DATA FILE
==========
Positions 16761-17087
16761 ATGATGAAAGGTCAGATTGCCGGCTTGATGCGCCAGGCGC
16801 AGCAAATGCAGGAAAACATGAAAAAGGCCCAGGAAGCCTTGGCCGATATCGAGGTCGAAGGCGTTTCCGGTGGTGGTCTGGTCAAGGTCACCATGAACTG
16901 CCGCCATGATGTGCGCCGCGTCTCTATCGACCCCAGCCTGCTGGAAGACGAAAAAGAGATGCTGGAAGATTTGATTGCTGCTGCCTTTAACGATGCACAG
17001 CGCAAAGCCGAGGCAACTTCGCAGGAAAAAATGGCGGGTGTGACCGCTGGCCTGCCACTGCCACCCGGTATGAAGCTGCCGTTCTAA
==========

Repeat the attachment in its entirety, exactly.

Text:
Positions 16761-17087
16761 ATGATGAAAGGTCAGATTGCCGGCTTGATGCGCCAGGCGC
16801 AGCAAATGCAGGAAAACATGAAAAAGGCCCAGGAAGCCTTGGCCGATATCGAGGTCGAAGGCGTTTCCGGTGGTGGTCTGGTCAAGGTCACCATGAACTG
16901 CCGCCATGATGTGCGCCGCGTCTCTATCGACCCCAGCCTGCTGGAAGACGAAAAAGAGATGCTGGAAGATTTGATTGCTGCTGCCTTTAACGATGCACAG
17001 CGCAAAGCCGAGGCAACTTCGCAGGAAAAAATGGCGGGTGTGACCGCTGGCCTGCCACTGCCACCCGGTATGAAGCTGCCGTTCTAA